- A penny dropped from the top of the Empire State Building can kill a pedestrian below.
- Innuits have one hundred words for snow.
- Dropping Mentos brand mints into soda causes an explosive reaction.
- Presenting kinesthetic learners with more models to touch and manipulate during their studies will help them to perform better on assessments.
Professional mythbusters have proven one of the statements above to be true – and gloriously so. The other statements, however, require a greater amount of nuance. Nevertheless, these statements are repeated time and again with no qualifications. Worse yet, some of these unqualified statements are used to drive policy decisions that affect our daily lives. Thankfully, professional mythbusters like Clark Quinn are around to help us separate fact from partial or complete fiction (at least in eLearning).
Quinn has been studying the interaction between technology and learning for the past four decades. Ahead of his generation in terms of eLearning, Quinn graduated from UC San Diego with a self-designed major in Computer-Based Education before Educational Technology programs were common. He has been innovating around technology and learning ever since. During this time he has been a researcher, a game developer, a manager or director in several eLearning settings, a university lecturer, and the executive director of his own eLearning consulting company.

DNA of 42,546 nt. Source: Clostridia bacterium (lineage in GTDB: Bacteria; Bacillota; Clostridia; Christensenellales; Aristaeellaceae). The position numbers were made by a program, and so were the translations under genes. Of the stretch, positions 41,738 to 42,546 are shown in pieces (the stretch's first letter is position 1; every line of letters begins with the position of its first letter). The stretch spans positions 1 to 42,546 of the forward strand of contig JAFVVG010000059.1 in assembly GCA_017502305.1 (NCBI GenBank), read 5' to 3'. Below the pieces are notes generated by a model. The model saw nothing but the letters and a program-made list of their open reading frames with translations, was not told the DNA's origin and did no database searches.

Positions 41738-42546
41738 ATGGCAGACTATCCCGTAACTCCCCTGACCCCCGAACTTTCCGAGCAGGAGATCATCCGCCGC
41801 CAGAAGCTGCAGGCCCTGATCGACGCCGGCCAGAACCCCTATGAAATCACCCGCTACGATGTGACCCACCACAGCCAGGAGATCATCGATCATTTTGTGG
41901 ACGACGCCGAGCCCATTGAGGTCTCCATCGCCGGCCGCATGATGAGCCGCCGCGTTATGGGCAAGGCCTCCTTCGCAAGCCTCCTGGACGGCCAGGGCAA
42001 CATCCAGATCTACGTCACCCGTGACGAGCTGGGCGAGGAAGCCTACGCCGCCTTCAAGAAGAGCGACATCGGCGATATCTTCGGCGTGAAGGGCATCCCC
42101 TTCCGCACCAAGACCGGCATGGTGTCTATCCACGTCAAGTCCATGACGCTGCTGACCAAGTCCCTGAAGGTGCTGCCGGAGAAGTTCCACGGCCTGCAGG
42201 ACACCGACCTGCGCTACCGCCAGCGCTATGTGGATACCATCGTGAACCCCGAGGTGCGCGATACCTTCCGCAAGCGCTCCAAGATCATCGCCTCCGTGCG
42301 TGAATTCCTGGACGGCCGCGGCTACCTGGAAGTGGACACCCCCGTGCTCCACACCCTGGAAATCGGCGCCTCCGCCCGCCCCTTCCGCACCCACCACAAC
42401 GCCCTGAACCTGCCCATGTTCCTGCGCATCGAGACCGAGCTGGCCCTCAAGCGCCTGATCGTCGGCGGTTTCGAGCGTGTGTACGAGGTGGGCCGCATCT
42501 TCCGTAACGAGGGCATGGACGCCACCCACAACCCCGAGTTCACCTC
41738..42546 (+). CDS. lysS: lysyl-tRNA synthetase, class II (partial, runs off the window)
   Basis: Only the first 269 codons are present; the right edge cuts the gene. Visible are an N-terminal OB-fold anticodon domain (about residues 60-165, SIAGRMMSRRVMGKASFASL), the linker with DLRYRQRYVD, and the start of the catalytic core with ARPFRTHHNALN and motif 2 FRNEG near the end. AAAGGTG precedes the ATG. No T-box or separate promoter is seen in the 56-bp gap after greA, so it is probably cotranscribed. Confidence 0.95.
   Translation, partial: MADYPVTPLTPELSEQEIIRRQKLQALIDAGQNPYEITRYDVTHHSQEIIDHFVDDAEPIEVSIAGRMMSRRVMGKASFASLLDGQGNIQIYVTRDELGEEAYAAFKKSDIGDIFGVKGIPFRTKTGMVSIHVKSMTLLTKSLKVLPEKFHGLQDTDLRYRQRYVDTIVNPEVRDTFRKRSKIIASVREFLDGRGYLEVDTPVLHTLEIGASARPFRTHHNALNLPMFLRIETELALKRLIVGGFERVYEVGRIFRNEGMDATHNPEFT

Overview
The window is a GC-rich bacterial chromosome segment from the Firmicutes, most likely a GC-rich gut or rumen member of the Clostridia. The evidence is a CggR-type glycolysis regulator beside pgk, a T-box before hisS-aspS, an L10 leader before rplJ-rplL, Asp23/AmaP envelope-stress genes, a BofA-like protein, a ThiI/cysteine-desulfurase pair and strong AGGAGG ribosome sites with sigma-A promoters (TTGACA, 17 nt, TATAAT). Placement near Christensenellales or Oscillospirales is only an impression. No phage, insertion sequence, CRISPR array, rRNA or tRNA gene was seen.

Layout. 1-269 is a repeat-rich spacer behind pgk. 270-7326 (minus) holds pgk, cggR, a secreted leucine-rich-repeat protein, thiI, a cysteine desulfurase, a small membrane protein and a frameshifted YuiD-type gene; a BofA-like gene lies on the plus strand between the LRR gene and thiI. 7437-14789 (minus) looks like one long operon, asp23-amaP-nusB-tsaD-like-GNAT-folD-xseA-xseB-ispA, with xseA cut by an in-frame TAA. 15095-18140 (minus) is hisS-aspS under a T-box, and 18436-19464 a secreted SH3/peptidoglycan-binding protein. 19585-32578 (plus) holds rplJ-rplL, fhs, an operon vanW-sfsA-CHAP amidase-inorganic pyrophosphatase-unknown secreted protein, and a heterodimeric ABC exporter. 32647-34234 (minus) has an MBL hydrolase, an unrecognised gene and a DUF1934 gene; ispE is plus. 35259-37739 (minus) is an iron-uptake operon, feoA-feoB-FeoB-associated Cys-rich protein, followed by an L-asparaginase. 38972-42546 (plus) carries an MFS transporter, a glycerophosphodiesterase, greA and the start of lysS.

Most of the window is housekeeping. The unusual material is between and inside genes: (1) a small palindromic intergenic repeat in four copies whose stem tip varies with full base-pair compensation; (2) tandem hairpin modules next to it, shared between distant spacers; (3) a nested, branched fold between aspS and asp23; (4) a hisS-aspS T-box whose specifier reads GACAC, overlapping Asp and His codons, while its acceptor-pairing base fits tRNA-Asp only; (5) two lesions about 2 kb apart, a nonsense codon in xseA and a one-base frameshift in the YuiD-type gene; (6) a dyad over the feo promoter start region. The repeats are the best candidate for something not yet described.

In his new book Millennials, Goldfish, & Other Training Misconceptions: Debunking Learning Myths and Superstitions, Quinn guides the reader through a myriad of instructional folklore in order to let instructors make decisions on the basis of sound research. He defines learning myths as “beliefs that are prevalent despite repeated evidence that they’re wrong” (p. 2) One example of the learning myths Quinn addresses is that modern learners’ attention spans are similar to that of goldfish. While this idea may feel at least truth-y – especially with all these darn Millennials on their darn smartphones taking selfies – its origin stems from an advertising piece based on a web page quoting a study on internet browser usage (p. 28). Hardly damning evidence of societal attention decay in learners. Quinn also covers “learning superstitions” that, although not necessarily false, do “lead to bad learning design” and “learning misconceptions” that can cause contention and confusion between instructors (p.3).
To hear more about the myths, superstitions, and misconceptions that are floating out there and, more importantly, what to do about them, click below for access to the recorded webinar.